Thursday 22 August 2019

'Oisín will always be seven years old...he was robbed of so much'

Shane O’Driscoll (right) carries the coffin of his son Oisín (7) in Bray, Co Wicklow Picture: Caroline Quinn
Shane O’Driscoll (right) carries the coffin of his son Oisín (7) in Bray, Co Wicklow Picture: Caroline Quinn

Alan O'Keeffe

Brave father Shane O'Driscoll fought back tears as he spoke movingly at the funeral of his seven-year-old son Oisín.

He said his son was a sensitive little boy who was confident and "wise beyond his years".

The Church of the Holy Redeemer in Bray, Co Wicklow, was full to capacity for the Requiem Mass for Oisín, who died with his mother in an apparent murder-suicide at their home in west London.

The bodies of Sinead Higgins (37), a native of Mayo, and her son were found in their home after Mr O'Driscoll raised the alarm when Oisín did not turn up for school. The boy's parents were no longer in a relationship.

Oisín's white casket was placed before the altar yesterday. His London-based father is from Bray and had been an altar boy at the church as a schoolboy.

Mr O'Driscoll, speaking on the altar, told the congregation Oisín loved his mother "despite her troubles".

"Oisín touched so many hearts in his short life. He had a huge heart. He was a very sensitive little boy who was wise beyond his years."

He read warm tributes to Oisín from his teacher and then spoke of his own special relationship with his son.

Oisín O'Driscoll
Oisín O'Driscoll

"Oisín and I had a very special bond that will now have to move to a different level. He will always be seven years old and will be spared the hardship and heartache involved in growing up but he has also been robbed of all the experience he would have had," he said.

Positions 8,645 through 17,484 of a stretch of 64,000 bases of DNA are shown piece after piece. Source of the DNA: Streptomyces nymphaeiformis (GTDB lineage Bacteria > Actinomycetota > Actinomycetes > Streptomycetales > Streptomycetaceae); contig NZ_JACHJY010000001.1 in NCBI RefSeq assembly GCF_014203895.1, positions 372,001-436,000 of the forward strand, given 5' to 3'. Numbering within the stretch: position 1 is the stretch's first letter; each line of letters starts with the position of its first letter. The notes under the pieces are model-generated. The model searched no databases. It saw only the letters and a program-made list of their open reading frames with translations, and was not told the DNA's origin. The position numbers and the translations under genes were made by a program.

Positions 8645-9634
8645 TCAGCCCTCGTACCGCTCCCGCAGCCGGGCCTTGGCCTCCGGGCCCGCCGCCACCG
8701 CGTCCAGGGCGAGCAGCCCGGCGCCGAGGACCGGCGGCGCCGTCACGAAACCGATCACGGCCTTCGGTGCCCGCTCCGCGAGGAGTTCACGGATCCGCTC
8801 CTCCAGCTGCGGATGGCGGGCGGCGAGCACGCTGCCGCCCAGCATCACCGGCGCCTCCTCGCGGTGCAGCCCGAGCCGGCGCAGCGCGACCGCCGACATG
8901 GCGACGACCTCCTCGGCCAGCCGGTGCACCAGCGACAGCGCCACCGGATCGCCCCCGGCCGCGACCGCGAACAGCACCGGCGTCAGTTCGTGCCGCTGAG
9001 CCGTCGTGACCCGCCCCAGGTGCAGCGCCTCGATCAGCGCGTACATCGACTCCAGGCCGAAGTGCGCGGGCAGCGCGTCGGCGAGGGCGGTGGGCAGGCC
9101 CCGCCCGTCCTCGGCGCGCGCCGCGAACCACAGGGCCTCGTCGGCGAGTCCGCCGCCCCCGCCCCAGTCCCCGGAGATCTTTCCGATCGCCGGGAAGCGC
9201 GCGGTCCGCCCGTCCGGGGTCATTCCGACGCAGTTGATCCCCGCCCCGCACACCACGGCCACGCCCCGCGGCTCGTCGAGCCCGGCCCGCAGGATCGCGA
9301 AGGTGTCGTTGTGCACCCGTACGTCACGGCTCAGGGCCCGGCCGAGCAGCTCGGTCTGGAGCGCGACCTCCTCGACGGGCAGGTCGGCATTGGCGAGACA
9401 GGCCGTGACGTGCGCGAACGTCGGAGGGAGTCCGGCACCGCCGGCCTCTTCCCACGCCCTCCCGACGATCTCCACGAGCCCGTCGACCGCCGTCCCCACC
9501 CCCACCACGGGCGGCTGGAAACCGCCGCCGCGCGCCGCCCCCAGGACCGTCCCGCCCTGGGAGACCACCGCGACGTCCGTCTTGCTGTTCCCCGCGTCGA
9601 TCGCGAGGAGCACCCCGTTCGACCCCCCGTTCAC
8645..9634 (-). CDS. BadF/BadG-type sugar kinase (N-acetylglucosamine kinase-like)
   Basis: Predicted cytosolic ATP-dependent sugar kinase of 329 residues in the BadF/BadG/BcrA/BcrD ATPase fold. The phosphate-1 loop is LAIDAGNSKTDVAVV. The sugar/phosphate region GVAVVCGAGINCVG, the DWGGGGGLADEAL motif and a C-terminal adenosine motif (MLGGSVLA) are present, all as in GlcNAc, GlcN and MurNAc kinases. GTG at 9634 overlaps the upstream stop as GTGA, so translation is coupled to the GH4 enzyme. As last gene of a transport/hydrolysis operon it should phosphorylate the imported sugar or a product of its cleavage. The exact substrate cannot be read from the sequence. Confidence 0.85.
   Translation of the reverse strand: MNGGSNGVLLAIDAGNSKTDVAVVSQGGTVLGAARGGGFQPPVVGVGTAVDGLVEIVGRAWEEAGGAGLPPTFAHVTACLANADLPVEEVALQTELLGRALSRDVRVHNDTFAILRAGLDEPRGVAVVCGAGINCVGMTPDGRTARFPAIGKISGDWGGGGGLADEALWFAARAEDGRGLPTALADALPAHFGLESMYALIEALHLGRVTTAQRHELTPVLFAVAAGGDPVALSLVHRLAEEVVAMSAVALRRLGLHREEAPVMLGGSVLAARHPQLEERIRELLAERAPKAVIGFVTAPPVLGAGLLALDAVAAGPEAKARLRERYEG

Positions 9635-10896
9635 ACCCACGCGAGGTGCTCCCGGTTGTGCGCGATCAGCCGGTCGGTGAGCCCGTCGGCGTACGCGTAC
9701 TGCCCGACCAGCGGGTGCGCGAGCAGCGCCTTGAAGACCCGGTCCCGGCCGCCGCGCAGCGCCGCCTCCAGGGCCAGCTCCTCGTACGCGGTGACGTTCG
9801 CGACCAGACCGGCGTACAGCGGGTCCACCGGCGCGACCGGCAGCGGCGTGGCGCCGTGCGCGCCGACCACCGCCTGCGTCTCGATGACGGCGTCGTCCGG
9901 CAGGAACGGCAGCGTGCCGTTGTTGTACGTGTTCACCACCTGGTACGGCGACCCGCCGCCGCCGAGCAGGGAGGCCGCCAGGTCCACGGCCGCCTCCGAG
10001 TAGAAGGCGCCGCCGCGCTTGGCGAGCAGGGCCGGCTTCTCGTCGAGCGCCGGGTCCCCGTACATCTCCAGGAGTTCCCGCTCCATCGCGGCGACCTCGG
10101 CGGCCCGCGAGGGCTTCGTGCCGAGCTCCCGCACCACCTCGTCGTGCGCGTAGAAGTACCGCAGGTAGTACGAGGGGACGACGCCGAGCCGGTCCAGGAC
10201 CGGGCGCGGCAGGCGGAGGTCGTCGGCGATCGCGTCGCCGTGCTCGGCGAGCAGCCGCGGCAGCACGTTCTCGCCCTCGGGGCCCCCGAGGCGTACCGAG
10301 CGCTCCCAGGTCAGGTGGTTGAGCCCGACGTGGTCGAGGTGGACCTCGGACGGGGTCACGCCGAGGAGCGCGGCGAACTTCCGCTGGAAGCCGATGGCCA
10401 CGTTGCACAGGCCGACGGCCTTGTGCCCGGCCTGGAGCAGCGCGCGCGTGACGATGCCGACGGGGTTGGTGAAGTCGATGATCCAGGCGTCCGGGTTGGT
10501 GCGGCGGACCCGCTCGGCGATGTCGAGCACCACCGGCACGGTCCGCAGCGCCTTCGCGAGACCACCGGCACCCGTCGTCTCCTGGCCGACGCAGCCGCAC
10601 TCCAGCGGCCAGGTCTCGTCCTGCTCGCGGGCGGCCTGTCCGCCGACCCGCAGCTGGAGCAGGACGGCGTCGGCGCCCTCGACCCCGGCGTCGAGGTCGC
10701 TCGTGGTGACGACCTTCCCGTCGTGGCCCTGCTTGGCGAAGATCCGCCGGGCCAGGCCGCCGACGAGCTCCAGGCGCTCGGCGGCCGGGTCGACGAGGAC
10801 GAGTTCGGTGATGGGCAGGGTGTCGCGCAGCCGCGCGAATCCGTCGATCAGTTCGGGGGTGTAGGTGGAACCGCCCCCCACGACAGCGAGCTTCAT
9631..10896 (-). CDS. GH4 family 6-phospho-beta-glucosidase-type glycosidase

He was always fond of his iPad and the Minecraft game and "anything to do with Lego or Star Wars".

Like a lot of boys his age, Oisín was "fiercely competitive" and would give his father a running commentary about who was the tallest in the class.

"He never made it past being third tallest but he was also quite proud he had one of the biggest heads in his class," Mr O'Driscoll said as the congregation chuckled gently. Oisín was passionate about sport and his father spoke of how they would swim together. He remembered days when he would swim beside his son in the pool and tell him to "keep focused".

The weeping father spoke of Oisín's "huge appetite" and how he loved ham sandwiches.

Oisín was a big music fan and had his own playlist. He had a great ability to remember the words of songs and father and son would often discuss their meanings.

His son "touched so many hearts in his short life," he said. He would miss their chats, their morning chats and their bedtime chats.

"Sleep well, young man," he concluded and tears flowed freely in the church.

Symbols of Oisín's life were brought to the altar at the beginning of Mass, including Lego, earphones and his swimming goggles.

Monsignor Enda Lloyd, parish priest, spoke of candles lighting on the altar and how one of the candles represented Oisín's "young and vivacious" life.

He described how the young soccer fan had been "totally full of life". Another candle was his baptism candle which would have been used in the future at his First Holy Communion.

At his burial in Kilternan Cemetery, a member of Murphys undertakers released a white dove at Oisín's graveside.

Irish Independent

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